Monday, January 7, 2002
State Bar Seeking Comment on Possible MCLE Changes, Two Other Proposals
By a MetNews Staff Writer
The State Bar of California is calling for comment on a proposal to eliminate the topic of emotional distress as a required subject area for lawyers’ Minimum Continuing Legal Education.
Current MCLE rules, which require 25 hours of continuing legal education every 36 months for most attorneys, mandate at least one hour in the area of prevention, detection and treatment of substance abuse and emotional distress. The proposal, if adopted, would keep intact the substance abuse portion of the rule but delete the emotional distress component.
The State Bar is not backing away from substance abuse education, and in fact has recently implemented an intervention program for lawyers suffering addictions or other substance problems.
But classes in emotional distress prevention and management would not longer count toward either the special substance abuse requirement or the general hourly total.
A State Bar MCLE Evaluation Commission recommended elimination of the emotional distress requirement in a report issued in July 2001.
Any lawyer or member of the public wishing to offer comment on the proposed change should contact Dina DiLoreto in the State Bar’s Office of Certification. Comments may be mailed to DiLoreto at 180 Howard St., San Francisco, CA 94105-1639, faxed to (415) 538-2180, or e-mailed to firstname.lastname@example.org.
Deadline for comments is 5 p.m., Thursday March 7, 2002.
Corporate Representation Proposal
The State Bar also is seeking comment on a proposed formal opinion from the Standing Committee on Professional Responsibility and Conduct on the duties of a lawyer who represents both a corporation as outside counsel and an officer of that corporation individually.
The proposed opinion is based on a hypothetical situation in which such a lawyer receives information concerning conduct by the officer that exposes the corporation to potential liability.
The proposed opinion states, in essence, that if the information came from the officer, or in the course of representing the officer, the lawyer must protect it as a client secret. If the information comes to the lawyer in some other manner, the lawyer’s duty of undivided loyalty to the officer prevents the lawyer from advising the corporation concerning the officer’s alleged behavior, since such advice would be adverse to the officer.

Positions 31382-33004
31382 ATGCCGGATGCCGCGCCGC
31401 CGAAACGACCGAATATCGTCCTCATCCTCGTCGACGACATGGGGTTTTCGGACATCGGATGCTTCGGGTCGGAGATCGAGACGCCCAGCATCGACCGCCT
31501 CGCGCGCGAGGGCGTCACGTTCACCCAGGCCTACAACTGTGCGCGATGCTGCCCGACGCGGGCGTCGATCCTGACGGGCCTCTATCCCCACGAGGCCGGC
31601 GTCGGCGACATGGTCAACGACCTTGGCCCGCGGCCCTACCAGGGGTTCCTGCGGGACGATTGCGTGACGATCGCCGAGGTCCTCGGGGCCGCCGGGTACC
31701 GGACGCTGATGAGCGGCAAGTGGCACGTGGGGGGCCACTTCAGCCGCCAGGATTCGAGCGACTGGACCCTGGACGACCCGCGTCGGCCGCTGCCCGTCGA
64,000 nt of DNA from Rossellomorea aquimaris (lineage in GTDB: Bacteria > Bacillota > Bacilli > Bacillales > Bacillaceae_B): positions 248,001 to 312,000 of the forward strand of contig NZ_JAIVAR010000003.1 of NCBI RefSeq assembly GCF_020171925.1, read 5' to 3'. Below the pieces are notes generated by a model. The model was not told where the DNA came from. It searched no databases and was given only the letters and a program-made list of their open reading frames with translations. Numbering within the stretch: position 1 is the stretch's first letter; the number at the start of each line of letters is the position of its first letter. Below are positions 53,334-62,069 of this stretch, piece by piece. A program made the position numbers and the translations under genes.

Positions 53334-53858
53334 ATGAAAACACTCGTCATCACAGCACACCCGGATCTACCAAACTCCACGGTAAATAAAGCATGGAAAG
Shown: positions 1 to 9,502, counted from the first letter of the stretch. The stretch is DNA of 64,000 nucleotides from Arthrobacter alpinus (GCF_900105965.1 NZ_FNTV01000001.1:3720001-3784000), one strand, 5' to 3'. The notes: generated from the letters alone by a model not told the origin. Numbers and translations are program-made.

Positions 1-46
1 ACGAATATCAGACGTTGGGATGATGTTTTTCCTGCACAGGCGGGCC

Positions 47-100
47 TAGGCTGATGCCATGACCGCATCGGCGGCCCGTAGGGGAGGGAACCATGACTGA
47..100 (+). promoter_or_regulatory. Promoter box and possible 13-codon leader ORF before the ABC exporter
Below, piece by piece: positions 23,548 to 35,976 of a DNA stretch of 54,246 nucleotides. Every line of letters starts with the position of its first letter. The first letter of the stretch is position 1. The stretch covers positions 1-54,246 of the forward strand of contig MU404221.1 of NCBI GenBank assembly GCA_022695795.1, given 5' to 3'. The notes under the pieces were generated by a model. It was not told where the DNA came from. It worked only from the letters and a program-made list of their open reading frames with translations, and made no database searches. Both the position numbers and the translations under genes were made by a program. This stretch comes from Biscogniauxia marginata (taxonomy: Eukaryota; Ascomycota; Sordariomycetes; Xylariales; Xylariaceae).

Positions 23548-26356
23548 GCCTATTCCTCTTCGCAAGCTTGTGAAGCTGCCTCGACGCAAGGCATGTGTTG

The lawyer must withdraw from representation of the corporation if the duty of competent representation requires advising the corporation but the duty to the officer prevents such disclosure.
The lawyer would not be required to withdraw from representation of the officer.
The proposed opinion is numbered Interim No. 95-0005 and interprets Business and Professions Code Sec. 6068(e) and Rules 3-110, 3-310, 3-500 and 3-700 of the Rules of Professional Conduct.
It was tentatively approved, subject to comments, by the professional responsibility panel on Aug. 10, 2001.
Comments are due by 5 p.m. on Wednesday, Feb. 13, 2002. They should be directed to Audrey Collins at the State Bar Office of Professional Competence, Planning and Development, 180 Howard St., San Francisco, CA 94105-1639.
ABA Delegate Proposal
The State Bar is in the final stage of collection comments on a proposal to diversify its representation in the American Bar Association House of Delegates.
The State Bar’s delegation currently is made up of 11 members, one of which must be 35 or younger at the start of the two-year term.
The proposal would keep that young lawyer requirement but also mandate up to two delegates to include the most immediate past member of the ABA Board of Governors and any immediate past officer of the ABA from California; two members without substantial ABA volunteer experience but with leadership and other valuable experience; and six members with “substantial bar experience” and whose appointments are “typical of other State Bar appointments.”
Comments, due Jan. 22, should be directed to Karen Hagelund, Appointments Office, Atate Bar of California, 180 Howard St., San Francisco, CA 94105-1639. Faxes may be sent to (415) 538-2255.
Copyright 2002, Metropolitan News Company